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Political scientists have taken up behavior genetics (BG) at a momentous time in the science of genetics. Momentous, because the science of genetics is undergoing a paradigm shift [Petronis, A. (2010). Epigenetics as a unifying principle in the aetiology of complex traits and diseases. Nature, 465(7299), 721–727]. This shifting paradigm poses a significant challenge to both the prevailing methodologies of behavior genetics – twin, family, adoption studies – and one of the most noteworthy findings to emerge from such studies, that is, which we can call the principle of minimal parental effects. This is the supposition that the effect of the shared parental rearing environment on the behavioral phenotypes of offspring is statistically equivalent to zero (Plomin & Daniels, 1987). It is not uncommon nowadays to find twin, adoption, and family studies utilized in the study of political behavior (e.g., Alford, J., Funk, C. L., & Hibbing, J. R. (2005). Are political orientations genetically transmitted? American Political Science Review, 99(2), 153–167.); likewise, the principle of minimal parental effects is frequently invoked in such studies (e.g., Mondak, J. J., Hibbing, M. V., Canache, D., Seligson, M. A., & Anderson, M. A. (2010). Personality and civic engagement: An integrative framework for the study of trait effects on political behavior. American Political Science Review, 104(1), 85–110.). As we shall see, the challenge comes from recent discoveries in genetics that are radically transforming our understanding of the genome and its relationship to environment.

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The 2005 APSR article by John Alford, Carolyn Funk, and John Hibbing presented data from the Virginia 30,000 Health & Lifestyle Questionnaire (VA30K), AARP twin studies, and an Australian twin study (ATR) to test their hypothesis that political attitudes are influenced by genetic as well as environmental factors. Political attitudes, they suggested, were expected to be highly heritable and particularly so on issues most correlated with personality. They employed survey responses from the Wilson–Patterson Attitude Inventory to measure political attitudes. To gauge heritability, they utilize the 2:1 genetic ratio between monozygotic (MZ) and dizygotic (DZ) twins. The authors argued that while previous studies in political attitudes had concentrated on measuring the influence of environmental variables, their test added explanatory power by considering heritability (Alford, Funk, & Hibbing, 2005).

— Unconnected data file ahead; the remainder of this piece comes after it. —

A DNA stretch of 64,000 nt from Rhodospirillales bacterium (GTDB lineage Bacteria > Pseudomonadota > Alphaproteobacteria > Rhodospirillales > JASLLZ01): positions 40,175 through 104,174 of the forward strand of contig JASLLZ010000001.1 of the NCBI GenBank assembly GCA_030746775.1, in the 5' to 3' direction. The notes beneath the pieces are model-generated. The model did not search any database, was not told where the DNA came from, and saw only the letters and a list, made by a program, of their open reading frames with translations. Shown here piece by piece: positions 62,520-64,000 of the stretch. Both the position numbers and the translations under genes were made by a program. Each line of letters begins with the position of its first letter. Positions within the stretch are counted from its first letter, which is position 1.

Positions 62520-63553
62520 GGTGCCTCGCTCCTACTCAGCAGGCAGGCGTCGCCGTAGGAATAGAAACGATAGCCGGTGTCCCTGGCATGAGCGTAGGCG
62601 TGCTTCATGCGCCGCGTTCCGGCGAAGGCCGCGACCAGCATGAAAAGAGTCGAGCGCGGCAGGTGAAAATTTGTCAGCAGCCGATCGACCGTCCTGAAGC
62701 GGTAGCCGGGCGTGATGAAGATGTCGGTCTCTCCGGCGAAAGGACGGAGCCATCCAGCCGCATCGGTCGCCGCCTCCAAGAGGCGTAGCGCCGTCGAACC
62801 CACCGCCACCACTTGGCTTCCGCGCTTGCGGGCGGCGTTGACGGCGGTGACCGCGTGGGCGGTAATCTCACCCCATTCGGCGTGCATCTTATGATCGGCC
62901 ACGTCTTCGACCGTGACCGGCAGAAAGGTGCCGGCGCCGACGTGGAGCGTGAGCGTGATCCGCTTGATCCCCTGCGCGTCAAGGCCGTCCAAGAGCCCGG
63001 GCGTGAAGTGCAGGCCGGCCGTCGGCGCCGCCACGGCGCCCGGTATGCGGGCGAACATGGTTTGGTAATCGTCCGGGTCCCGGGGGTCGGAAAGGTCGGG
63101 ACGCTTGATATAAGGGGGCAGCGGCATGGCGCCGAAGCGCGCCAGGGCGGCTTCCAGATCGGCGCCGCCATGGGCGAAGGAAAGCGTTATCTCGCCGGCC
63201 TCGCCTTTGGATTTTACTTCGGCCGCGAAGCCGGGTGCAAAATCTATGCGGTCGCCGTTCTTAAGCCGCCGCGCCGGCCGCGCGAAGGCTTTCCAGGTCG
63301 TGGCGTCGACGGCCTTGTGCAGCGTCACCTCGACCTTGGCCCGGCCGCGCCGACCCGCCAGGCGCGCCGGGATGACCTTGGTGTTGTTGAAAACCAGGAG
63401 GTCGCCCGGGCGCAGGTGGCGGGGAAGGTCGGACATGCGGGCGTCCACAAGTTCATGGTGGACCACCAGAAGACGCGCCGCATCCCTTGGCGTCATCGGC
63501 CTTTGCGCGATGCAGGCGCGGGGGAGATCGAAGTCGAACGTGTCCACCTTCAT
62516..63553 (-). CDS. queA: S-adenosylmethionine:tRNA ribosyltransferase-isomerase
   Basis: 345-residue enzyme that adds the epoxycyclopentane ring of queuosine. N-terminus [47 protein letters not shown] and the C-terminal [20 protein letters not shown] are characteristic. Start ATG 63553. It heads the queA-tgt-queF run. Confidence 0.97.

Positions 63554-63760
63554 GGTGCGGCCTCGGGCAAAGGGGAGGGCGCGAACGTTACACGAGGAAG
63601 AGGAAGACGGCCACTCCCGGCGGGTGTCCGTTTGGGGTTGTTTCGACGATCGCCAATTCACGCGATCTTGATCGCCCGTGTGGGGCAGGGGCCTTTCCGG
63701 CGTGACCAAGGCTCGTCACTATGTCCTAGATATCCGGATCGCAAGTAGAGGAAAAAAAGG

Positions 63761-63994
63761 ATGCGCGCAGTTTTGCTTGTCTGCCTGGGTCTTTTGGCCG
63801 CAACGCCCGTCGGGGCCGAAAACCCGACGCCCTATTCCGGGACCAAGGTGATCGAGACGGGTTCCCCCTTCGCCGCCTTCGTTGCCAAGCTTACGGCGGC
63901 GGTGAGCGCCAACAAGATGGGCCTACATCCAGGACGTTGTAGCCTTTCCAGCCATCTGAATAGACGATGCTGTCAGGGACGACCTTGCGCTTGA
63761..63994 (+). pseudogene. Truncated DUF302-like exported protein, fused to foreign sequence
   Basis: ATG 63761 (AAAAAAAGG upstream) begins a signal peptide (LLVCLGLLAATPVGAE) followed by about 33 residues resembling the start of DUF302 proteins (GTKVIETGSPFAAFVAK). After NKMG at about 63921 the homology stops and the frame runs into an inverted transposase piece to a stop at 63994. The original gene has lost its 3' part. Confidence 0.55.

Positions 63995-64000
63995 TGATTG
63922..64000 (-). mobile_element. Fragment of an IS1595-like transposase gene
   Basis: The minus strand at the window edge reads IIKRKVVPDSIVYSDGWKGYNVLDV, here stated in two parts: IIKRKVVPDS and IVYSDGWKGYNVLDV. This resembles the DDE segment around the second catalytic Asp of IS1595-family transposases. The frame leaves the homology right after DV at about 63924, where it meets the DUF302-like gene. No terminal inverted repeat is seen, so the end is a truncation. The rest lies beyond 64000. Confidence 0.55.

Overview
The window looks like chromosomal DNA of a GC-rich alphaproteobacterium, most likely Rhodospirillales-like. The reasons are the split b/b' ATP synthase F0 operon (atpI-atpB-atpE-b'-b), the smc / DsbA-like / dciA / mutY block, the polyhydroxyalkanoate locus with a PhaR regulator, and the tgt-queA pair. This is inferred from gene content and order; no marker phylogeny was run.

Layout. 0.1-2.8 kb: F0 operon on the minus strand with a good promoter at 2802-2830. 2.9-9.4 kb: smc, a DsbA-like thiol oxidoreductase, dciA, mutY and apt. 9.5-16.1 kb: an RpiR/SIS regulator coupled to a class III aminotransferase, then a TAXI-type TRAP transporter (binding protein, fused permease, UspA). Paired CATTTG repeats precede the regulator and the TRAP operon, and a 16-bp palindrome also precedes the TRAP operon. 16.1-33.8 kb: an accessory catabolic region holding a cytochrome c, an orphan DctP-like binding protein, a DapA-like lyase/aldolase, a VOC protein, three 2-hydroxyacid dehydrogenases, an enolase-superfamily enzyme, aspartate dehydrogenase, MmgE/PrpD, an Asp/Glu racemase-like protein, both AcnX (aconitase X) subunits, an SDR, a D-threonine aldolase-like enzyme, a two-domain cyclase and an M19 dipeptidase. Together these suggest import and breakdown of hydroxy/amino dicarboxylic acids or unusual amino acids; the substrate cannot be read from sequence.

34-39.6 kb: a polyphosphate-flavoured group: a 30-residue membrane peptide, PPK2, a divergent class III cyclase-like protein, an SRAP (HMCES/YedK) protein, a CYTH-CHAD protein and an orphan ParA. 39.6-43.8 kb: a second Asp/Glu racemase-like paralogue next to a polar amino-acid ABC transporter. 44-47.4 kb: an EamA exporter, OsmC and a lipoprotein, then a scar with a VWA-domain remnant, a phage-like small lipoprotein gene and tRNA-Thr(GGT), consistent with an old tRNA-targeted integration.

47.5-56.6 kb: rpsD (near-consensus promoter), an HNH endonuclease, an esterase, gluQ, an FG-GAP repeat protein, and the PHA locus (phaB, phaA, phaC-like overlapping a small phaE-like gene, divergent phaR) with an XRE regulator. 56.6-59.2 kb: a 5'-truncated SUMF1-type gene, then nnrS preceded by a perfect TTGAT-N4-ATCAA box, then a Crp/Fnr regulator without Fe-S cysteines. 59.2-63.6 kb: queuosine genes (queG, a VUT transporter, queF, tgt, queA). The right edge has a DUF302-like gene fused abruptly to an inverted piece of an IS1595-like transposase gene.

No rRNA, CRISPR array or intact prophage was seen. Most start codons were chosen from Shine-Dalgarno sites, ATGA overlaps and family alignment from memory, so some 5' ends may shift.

While the field of criminology is rooted in sociological tradition, biosocial criminology has emerged as a promising perspective in studying antisocial behaviors. This perspective encompasses the research from other scientific disciplines, namely behavioral genetics and molecular genetics. At its core, biosocial criminology views criminal behavior as a function of both the social environment as well as biological/genetic factors. This chapter will provide a description of the prominent methodologies used in behavioral genetics and molecular genetics, a review of the empirical research, an overview of some of the statistical and methodological issues, as well as a discussion on the potential avenues for future research.

In recent years, social scientists have begun exploring the neurological foundations of behavior in an attempt to gain a more complete understanding of decision-making in the realms of both politics and economics (see Cacioppo & Viser, 2003; Fowler & Schreiber, 2008; McDermott, 2009; Caplin & Schotter, 2008).

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As one of the most dynamic and consequential areas of biomedical research, neuroscience must be analyzed in a broader political context. Research initiatives, individual use, and aggregate social consequences of unfolding knowledge about the brain and the accompanying applications require particularly close scrutiny because of the centrality of the brain itself to human behavior and thoughts. As one of the last frontiers of medicine, neuroscience has strong support because it promises to benefit many patients suffering from an array of behavioral, neurological, and mental disorders and injuries. Given the inevitability of expanded strategies for exploration and therapy of the brain, it is important that the political issues surrounding their application be clarified and debated before such techniques fall into routine use.

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Political science is often derided for being a “soft” science, one unable to generate hard predictions about political behavior, or without the ability to test its hypotheses, unlike physics, biology, or, among the social sciences, economics. Standards of hypothesis testing, data collection, and testing were unfairly seen to be lacking in comparison with the hard sciences. Accordingly, political scientists often had to struggle to have the knowledge produced about political behavior taken seriously. It would not be too remiss to identify an inferiority complex among political scientists, when they discussed the pantheon of scientific disciplines and their low position in it.

Publication date
Book series
Research in Biopolitics
Series copyright holder
Emerald Publishing Limited